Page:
Extended periods of high day and night time temperatures create cumulative physiological stress on the human body which exacerbates the top causes of death globally, including respiratory and cardiovascular diseases, diabetes mellitus and renal disease ².
Heat stroke is the most serious heat-related disorder ¹. It occurs when the body is unable to control its temperature. During heat stroke, body temperature rises, the sweating mechanism fails, and the body cannot cool down, leading to death or permanent disability. Higher temperatures and respiratory problems are also linked. One reason is because higher temperatures contribute to the build-up of harmful air pollutants ¹.
How does global warming indirectly affect us?
On agriculture: some crops require cool night temperatures, current predictions estimate that global warming of 2°C (two degrees Celsius), as in the most optimistic forecast, could reduce agricultural output by up to 25% ³. Rural communities who live in tropical climates will be particularly vulnerable as their livelihoods are more reliant on agriculture.
On energy: higher summer temperatures increase electricity demand for cooling, and it also can lower the ability of transmission lines to carry power, possibly leading to electricity reliability issues during heat waves ⁴. As rivers and lakes warm, their capacity for absorbing waste heat from power plants declines, which reduces the thermal efficiency of power production ⁴.
What should the public do?
Stay cool. Open all windows and shutters during the night and the early morning, when the outside temperature is lower. Close windows and shutters (if available) especially those facing the sun during the day. Turn off artificial lighting and as many electrical devices as possible. If your place has air conditioning, close the doors and windows and conserve electricity not needed to keep you cool ².
Stay out of the heat. Avoid going outside during the hottest time of the day. Avoid strenuous physical activity if you can. If you must do strenuous activity, do it during the coolest part of the day, which is usually in the morning between 4:00 and 7:00. Stay in the shade. Do not leave children or animals in parked vehicles ².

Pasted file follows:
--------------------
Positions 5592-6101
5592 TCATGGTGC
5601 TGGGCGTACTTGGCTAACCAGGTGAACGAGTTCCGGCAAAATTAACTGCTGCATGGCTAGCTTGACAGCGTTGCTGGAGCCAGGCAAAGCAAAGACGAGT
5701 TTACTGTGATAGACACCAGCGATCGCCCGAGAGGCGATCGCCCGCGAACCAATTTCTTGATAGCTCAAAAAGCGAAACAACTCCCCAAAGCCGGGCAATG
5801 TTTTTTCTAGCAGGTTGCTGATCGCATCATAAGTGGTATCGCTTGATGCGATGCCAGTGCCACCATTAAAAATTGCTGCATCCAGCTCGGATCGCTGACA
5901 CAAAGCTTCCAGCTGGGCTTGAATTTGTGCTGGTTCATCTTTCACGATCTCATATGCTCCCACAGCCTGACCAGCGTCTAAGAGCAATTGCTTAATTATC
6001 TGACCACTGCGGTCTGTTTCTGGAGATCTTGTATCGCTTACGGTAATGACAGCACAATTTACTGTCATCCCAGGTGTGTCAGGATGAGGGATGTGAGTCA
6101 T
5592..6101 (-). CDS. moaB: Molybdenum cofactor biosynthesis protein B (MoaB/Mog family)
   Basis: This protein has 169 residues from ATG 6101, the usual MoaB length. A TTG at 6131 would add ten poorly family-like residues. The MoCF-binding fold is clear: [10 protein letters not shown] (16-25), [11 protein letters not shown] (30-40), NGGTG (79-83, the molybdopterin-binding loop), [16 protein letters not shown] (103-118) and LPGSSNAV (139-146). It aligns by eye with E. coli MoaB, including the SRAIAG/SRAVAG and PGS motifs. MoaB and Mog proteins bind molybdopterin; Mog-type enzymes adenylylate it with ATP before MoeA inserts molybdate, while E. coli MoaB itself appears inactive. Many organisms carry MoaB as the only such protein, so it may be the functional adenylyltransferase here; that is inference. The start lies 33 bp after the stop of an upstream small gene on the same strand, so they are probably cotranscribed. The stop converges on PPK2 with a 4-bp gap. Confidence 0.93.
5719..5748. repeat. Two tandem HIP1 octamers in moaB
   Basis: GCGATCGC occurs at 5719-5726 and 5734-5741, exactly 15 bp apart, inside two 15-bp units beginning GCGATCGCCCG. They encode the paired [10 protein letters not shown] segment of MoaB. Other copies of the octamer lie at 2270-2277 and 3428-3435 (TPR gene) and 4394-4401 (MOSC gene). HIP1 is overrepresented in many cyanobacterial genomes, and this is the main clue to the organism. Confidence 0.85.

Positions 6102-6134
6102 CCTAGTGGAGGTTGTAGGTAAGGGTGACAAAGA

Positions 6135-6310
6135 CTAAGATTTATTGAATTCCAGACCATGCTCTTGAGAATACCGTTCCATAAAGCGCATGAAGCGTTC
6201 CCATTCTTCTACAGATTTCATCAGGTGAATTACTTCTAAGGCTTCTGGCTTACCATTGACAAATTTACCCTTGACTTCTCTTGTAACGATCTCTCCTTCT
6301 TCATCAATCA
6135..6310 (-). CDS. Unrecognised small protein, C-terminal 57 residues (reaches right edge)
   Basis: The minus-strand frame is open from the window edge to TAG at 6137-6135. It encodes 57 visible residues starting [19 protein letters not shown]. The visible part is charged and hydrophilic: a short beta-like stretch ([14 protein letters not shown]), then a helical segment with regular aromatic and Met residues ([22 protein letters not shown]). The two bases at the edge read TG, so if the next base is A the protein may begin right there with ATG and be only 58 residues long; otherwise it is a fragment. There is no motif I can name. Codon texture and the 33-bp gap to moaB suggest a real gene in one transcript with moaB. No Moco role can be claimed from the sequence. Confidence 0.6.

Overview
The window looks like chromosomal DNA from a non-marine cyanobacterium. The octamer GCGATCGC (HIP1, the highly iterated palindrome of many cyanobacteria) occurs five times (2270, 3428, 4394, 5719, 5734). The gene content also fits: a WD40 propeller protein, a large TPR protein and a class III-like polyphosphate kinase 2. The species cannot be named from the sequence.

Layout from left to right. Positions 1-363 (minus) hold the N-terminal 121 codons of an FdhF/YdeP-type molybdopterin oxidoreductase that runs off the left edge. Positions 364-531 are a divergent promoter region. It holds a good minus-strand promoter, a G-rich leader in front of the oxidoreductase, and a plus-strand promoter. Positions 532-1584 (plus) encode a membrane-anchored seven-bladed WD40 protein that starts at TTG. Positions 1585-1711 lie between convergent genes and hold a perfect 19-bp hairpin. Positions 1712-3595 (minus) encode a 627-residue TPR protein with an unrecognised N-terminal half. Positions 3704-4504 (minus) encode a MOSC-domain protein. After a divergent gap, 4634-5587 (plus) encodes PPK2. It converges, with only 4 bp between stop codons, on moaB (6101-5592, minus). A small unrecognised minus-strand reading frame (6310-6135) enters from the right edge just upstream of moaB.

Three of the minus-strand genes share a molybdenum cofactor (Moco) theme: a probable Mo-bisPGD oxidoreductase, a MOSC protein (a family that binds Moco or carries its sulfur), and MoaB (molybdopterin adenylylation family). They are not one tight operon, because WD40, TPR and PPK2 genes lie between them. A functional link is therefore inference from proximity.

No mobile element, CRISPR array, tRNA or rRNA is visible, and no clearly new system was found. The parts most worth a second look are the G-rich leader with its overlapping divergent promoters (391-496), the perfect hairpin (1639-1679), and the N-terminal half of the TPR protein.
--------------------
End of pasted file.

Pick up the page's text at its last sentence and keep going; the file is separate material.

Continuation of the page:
- Centers for Disease Control and Prevention, C.D.C., Extreme Heat Can Impact Our Health In Many Ways.
- World Health Organisation, Heat and Health.
- VoxDev, How do farmers cope with extreme heat?
- Center for Climate and Energy Solutions, Heat Waves and Climate Change.
How Does Air Pollution Affect Our Health?
Does global warming lead to air pollution?
Air pollution both drives climate change and can also be exacerbated by climate change ¹. Short-lived climate-forcing pollutants (SLCPs) warm the Earth, and include methane, black carbon, ground-level ozone, and sulfate aerosols ².
Higher temperatures lead to an increase in allergens and harmful air pollutants, which is associated with many health problems, including diminished lung function, increased hospital admissions and emergency department visits for asthma, and increases in premature deaths ¹.
More and larger wildfires linked to climate change can also significantly reduce air quality. Smoke exposure increases acute (or sudden onset) respiratory illness, respiratory and cardiovascular hospitalizations, and the frequency of wildfires is expected to increase as drought conditions become more prevalent ¹.
What is air pollution?
There are 2 main types of air pollution; smog (sometimes referred to as ground-level ozone) which occurs when emissions from burning fossil fuels react with sunlight, and soot (also known as particulate matter) which is made up of tiny particles of chemicals, soil, smoke, dust, or allergens. Both smog and soot have similar sources; cars, factories, power plants, and engines ³.
What is the effect of air pollution on human health?
Short term effects include asthma attacks, coughing, wheezing and shortness of breath. Longer-term effects include increasing the risk of stroke, lung cancer, and cardiovascular disease ⁴. Effects can be even worse for people who have asthma or allergies: these extra pollutants can intensify their symptoms.
Because motorways and polluting facilities have historically been located in or next to low-income neighborhoods and communities of color, the negative effects of this pollution have been disproportionately experienced by the people who live in these communities ³. Other groups disproportionately affected include older people, children, pregnant women, individuals with existing medical conditions ⁴.
What can we do?
- Wear sunscreen. When ultraviolet radiation comes through the weakened ozone layer, it can cause skin damage and skin cancer ³.
- Active modes of transport like biking or walking can help reduce traffic-related air pollution and encourage physical activity, which has public health benefits including reduced rates of obesity, heart disease, and diabetes ¹.